The Monterey area is a beautiful place but I don’t care for the weather there. The climate is mild and it rarely gets extremely cold, due to the proximity of the ocean. The surrounding ocean, plus frigid ocean currents that flow down from Alaska, ensure it rarely gets very warm there either. Summer temperatures tend to be in the mid to high ’60’s with low clouds, fog and light drizzle. After a brief period of sunshine, the weather settled in for a typical Monterey weekend.
For some unknown reason, I rented a red Ford Fairlane that mostly sat outside my hotel.
We were due to perform that night, Friday. The bill was as follows:
- The Association
Eric Burdon and The Animals
Simon and Garfunkel
Knowing that there had to be some kind of “house band”, festival organizer Lou Adler had arranged for eleven musicians from the elite “Wrecking Crew”, the cream of LA studio musicians to come up to the festival, mainly to accompany the solo singers, like Lou Rawls, Johnny Rivers and Laura Nyro.
I would later use six of these fine musicians on my own sessions, Jim Horn (sax), Larry Knechtel (piano), the late Hal Blaine (drums), Joe Osborne (bass), Gary Coleman (percussion) and Mike Deasy (guitar).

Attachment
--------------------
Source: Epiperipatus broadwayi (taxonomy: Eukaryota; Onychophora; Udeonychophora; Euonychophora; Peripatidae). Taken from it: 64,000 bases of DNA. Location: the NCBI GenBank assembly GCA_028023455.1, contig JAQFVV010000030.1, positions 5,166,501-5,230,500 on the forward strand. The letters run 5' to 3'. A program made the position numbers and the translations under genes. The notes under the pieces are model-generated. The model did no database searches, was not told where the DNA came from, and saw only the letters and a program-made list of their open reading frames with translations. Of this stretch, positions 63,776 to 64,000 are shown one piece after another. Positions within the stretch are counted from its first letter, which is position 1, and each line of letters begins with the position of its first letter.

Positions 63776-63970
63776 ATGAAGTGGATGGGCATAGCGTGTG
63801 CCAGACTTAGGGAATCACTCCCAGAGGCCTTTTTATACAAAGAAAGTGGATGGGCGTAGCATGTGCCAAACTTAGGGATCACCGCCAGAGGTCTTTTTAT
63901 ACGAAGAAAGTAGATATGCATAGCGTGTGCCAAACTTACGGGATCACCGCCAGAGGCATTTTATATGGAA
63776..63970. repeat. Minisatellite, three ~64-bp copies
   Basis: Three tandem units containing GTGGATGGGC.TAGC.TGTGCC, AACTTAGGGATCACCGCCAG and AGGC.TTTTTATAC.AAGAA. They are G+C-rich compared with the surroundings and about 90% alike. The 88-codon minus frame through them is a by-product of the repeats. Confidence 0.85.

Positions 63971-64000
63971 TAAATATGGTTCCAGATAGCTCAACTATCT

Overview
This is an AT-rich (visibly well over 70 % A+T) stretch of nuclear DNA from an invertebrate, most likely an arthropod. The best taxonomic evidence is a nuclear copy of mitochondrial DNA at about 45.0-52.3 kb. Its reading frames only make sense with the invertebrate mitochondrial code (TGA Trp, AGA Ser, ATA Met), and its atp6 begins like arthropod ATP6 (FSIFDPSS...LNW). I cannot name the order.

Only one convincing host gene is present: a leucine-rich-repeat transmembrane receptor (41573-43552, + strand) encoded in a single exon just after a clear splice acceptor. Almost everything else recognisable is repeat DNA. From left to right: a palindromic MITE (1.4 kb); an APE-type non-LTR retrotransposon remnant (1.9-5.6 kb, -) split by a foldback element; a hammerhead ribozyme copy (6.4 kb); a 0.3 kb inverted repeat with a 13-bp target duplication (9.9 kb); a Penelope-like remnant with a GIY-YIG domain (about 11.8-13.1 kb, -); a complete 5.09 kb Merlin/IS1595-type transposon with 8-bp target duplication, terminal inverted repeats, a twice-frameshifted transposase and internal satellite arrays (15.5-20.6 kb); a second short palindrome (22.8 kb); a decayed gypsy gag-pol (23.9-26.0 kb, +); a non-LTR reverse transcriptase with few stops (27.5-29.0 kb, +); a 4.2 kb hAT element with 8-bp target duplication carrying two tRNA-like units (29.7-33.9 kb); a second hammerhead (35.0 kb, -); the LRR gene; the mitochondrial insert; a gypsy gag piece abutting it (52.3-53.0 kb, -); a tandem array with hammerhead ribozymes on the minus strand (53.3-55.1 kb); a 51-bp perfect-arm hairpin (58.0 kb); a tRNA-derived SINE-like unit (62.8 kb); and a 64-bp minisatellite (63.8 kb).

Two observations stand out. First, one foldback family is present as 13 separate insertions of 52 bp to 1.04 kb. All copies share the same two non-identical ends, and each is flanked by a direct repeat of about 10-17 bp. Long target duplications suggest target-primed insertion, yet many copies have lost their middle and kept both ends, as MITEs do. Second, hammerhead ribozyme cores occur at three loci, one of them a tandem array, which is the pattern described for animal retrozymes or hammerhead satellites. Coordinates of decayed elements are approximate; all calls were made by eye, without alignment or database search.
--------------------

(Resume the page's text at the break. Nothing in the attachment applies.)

We arrived at the Fairgrounds at about 7, while it was still light. We wandered around the many craft booths that had been set up. It was a fairyland. Everywhere was the smell of incense and there were hundreds of young people, most with long hair and smiles on their faces. We strolled along enjoying the peaceful atmosphere; none of us had ever seen anything like it.
With regard to our show that night, I wasn’t thinking about getting the best response or stealing the show. I just wanted to do the best we could and make a good impression. We felt this was a critical gig. The first time the “New” Animals would be exposed to our peers and the national, indeed world media.